The MLB All-Star game also known as The Mid-Summer Classic is designed for the fans, right?

I mean, we are the ones who ultimately pay at the gate, buy the drinks and dogs, which pays the wages of the men we come to see.

You may call Cincinnati a small market city, but let’s call Mr. Peabody and have him fire up the Wayback Machine to 1957.

The National League was replete with major stars, some established and some still in the making. Stan Musial, who would go on to set a record for All-Star appearances, was 15 years into his illustrious career.

Hank Aaron, in most circles considered one of the best players to ever spit on the grass, was in his fourth year and in what would be his first MVP year.

The list goes on and on with Willie Mays, Frank Robinson, Ernie Banks, Eddie Matthews and others. So who did the fans vote for that year?

Did they vote the Say-hey kid in? No, that would have been Gus Bell who patrolled the terrace in Crosley Field.

How about Aaron, with MVP credentials? Surely he was voted in? I don’t think so. That honor would go to right fielder Wally Post, of the Reds.

In fact every position player, save Musial, was a Cincinnati Red as determined by the voters. An investigation supposedly reflected that half of the NL votes came from the Queen City. Wonder what the Reds fans didn’t like about George Crowe?

Allegedly the Cincinnati Enquirer had pre-printed ballots and distributed them with the weekend newspaper.

Commissioner Ford Frick decided it was unfair and replaced Bell and Post with Mays and Aaron. Still it was a slanted roster. Frick also took the voting away from the fans and it stayed that way until 1970 when the fans were given back the honor to vote.

I have written all of that to write this: What is the difference between the scandal of ’57 and what we have today?

Every team’s website tells you to vote for their players. We as fans should know who the better players are at the positions, rather than to all become Homers and pick Russell Martins or Derek Jeters.

In Cincinnati we are asked to vote for Joey Votto, forget the fact that Prince Fielder is tearing it up at Miller Park. And let’s be sure to vote for Jay Bruce because he had a monster month of May. Forget the fact that he only hit two home runs in the month of June.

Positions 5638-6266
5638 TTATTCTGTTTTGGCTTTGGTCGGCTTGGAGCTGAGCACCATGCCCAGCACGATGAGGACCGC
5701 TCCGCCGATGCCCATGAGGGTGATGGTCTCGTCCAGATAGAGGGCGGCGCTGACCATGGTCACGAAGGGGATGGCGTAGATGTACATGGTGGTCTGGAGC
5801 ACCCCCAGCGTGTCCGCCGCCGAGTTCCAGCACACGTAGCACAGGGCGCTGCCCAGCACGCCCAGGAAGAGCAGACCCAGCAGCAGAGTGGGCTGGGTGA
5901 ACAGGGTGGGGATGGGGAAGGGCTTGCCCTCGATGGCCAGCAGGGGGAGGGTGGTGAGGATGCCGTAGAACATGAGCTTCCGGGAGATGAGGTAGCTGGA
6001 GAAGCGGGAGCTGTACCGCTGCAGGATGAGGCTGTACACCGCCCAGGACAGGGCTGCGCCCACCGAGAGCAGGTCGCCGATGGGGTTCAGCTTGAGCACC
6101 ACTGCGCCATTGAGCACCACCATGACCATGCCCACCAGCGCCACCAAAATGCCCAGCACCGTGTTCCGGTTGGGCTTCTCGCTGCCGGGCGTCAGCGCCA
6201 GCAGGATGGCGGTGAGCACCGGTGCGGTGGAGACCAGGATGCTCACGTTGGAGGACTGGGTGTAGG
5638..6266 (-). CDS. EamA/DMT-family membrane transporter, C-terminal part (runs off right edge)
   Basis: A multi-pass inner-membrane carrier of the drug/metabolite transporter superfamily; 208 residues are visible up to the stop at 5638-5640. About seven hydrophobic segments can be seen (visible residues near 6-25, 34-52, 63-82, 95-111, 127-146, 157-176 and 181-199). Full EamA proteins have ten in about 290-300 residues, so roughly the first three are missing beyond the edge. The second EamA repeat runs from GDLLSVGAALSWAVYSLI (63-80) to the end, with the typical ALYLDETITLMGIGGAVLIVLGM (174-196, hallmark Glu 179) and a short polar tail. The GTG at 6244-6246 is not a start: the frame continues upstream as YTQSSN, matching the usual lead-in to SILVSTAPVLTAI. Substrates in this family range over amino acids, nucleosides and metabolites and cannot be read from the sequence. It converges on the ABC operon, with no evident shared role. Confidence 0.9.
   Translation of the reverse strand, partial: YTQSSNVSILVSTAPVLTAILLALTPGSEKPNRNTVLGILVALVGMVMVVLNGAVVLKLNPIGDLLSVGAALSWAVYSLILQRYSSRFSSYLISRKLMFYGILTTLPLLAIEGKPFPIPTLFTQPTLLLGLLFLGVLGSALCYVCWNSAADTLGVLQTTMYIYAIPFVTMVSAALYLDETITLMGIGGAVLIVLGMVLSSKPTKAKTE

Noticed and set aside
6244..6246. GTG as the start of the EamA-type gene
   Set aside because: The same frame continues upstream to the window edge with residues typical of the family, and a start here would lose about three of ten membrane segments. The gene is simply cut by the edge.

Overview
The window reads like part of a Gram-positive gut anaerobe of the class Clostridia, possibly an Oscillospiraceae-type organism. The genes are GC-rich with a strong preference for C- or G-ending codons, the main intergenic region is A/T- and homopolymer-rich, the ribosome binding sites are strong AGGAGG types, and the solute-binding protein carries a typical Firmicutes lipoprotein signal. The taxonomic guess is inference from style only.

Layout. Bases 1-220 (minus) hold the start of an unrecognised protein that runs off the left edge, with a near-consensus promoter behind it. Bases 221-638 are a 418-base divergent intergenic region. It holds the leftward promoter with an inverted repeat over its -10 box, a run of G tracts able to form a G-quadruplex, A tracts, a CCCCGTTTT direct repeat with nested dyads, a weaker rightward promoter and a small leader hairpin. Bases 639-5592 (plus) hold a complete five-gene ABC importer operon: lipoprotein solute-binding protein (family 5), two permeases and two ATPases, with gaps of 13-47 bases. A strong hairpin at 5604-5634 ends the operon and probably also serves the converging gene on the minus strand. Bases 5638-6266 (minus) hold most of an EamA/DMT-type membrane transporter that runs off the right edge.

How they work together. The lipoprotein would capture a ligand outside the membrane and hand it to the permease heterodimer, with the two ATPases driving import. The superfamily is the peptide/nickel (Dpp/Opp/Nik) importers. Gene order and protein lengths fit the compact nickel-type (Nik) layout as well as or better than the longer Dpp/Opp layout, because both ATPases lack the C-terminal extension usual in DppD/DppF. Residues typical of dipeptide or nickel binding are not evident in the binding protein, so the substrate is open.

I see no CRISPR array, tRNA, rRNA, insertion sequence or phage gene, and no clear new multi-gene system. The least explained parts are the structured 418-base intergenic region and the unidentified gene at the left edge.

Vote for Brandon Phillips would you please? It all depends if you want flash in the field or a constant bat with power. If that is the case feel free to vote for Rickie Weeks.

Forget the fact that Buster Posey is busted up and done for the year. Come on, show your colors, vote him in. McCann wins it every year. Can you see how it goes?

A fan, a true fan should vote for who is getting the job done. Someone who looks with an open mind will see that Prince Fielder is clearly the man for first base in the NL this season.

Ryan Braun, Lance Berkman and Matt Kemp are all getting the job done. We don’t need to see Jayson Hayward out there or Carlos Beltran for that matter. Jay Bruce? Come on let’s be real.

Jose Reyes is just flat earning the shortstop position, but trails Troy Tulowitzki. Please!

Voting is just not what it should be. Twenty-five votes for each fan, what the hell is up with that? Fans, by and large, cannot look past their own ball yard to make an intelligent decision.

Players and coaches voting for someone besides their own teammates should determine the players who are on display.

In 1963 we did see the St. Louis Cardinal’s infield in the starting lineup. It would be hard to disagree with those selections. Bill White, Julian Javier, Dick Goat and Ken Boyer all were excellent that year.

So, until you get sick of seeing people in the lineup that have no business there, we can all vote as many times as we want for Dan Uggla.

God Bless you and God Bless Cincinnati, Ohio.

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